In 2012, data breaches spanned multiple countries across a wide variety of industries.
As cloud storage, user mobility and virtualization become more prevalent in business and IT practices, cyber security threats have become equally prevalent. Safeguarding data has become a top priority and is now mandatory for organizations of all sizes from small businesses to government agencies to international corporations. In order to combat data security threats, organizations must first understand current data breach trends and identify the vulnerabilities within their systems.
Trustwave’s 2013 Global Security Report discovered that data breaches were not limited to a certain country or industry. It makes business sense for companies to outsource IT operations to a third-party vendor. However, vendors have a large base of clients so they often use remote support and administration that remain available 24/7 making client data easily accessible . . . and hackable. Trustwave’s report states that remote access was once again the biggest cause for data breaches in 2012, accounting for 47% of the analyzed attacks.
In terms of industry, retail, government, technology, education and financial services have the highest amount of data incidents, according to KPMG’s Data Loss Barometer report. Although the financial services sector had an 80% reduction in data loss by number of incidents, it still ranks as the fifth worst performing sector. The same report showed that external threats to healthcare organizations doubled to 81% from 2010 to 2012, showing vigilance is necessary to stop cyber attacks.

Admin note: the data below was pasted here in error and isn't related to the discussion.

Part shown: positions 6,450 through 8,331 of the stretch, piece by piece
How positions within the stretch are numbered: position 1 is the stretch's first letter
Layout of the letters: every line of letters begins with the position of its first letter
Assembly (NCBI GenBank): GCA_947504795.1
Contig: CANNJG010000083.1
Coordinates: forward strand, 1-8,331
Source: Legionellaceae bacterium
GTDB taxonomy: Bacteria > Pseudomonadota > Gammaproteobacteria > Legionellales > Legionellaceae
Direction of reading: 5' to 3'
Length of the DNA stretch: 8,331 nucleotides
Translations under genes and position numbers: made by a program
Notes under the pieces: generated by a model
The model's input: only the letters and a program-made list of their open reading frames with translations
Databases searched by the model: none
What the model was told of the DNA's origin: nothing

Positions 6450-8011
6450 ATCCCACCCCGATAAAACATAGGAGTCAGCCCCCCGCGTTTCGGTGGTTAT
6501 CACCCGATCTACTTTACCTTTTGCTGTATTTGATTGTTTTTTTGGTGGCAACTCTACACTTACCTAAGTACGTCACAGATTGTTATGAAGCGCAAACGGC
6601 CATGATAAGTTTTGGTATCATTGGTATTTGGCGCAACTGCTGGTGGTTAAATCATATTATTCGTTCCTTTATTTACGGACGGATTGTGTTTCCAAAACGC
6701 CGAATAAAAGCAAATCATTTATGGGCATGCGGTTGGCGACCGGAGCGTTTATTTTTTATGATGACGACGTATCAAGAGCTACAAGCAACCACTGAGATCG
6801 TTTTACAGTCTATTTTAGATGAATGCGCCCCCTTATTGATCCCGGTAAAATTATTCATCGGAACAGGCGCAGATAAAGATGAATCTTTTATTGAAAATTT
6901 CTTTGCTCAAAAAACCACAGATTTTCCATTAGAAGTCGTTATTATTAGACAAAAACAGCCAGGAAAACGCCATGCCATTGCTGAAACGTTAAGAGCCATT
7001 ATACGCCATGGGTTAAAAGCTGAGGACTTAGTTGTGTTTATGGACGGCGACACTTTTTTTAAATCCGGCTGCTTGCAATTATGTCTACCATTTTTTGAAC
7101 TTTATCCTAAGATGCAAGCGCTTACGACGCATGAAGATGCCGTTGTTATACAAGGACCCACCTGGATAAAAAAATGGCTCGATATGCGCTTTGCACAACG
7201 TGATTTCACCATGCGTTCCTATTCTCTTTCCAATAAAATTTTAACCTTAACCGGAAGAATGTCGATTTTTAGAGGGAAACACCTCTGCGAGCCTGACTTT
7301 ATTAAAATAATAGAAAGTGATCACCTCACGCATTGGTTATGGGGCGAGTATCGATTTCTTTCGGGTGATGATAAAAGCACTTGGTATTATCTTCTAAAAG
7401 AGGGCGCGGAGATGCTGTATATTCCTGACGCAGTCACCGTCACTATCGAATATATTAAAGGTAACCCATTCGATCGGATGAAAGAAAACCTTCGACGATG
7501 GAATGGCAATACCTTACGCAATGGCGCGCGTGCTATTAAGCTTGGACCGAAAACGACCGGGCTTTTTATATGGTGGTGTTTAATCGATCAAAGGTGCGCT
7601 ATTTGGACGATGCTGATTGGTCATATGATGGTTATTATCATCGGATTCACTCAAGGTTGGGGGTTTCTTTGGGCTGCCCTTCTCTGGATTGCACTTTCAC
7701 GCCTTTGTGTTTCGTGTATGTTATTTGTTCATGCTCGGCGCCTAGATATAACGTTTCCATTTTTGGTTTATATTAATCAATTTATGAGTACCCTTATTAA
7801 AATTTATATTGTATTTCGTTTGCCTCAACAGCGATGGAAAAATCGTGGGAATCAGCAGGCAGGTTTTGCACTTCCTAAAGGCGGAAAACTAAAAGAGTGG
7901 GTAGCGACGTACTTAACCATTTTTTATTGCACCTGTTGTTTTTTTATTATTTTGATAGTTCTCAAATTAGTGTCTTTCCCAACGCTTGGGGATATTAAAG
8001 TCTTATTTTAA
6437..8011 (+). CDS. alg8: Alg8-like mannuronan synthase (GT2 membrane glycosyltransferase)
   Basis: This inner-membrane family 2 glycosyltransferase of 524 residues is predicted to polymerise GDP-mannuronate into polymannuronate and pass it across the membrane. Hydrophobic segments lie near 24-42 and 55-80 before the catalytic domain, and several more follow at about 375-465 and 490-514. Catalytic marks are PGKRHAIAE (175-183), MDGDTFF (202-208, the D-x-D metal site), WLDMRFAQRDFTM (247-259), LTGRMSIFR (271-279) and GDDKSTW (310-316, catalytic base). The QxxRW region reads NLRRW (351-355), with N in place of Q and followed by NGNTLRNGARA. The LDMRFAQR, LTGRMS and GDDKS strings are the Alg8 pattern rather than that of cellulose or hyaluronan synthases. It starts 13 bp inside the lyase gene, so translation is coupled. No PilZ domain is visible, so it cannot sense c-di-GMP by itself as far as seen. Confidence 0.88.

Adding to the problem, Trustwave found that businesses are slow to “self-detect” data breaches so a cyber attack can occur without the company even knowing they have a problem. It took an average of 210 days from the time of the initial breach for companies to discover they had been attacked, 35 days longer than it took for companies to self-detect in 2011.
What these data loss statistics prove is that cybercriminals will never stop trying to infiltrate businesses to obtain data. However, what the data also shows is that it’s possible for organizations to safeguard their data by first knowing their vulnerabilities and then by implementing proper data protection and security systems to thwart criminal activity.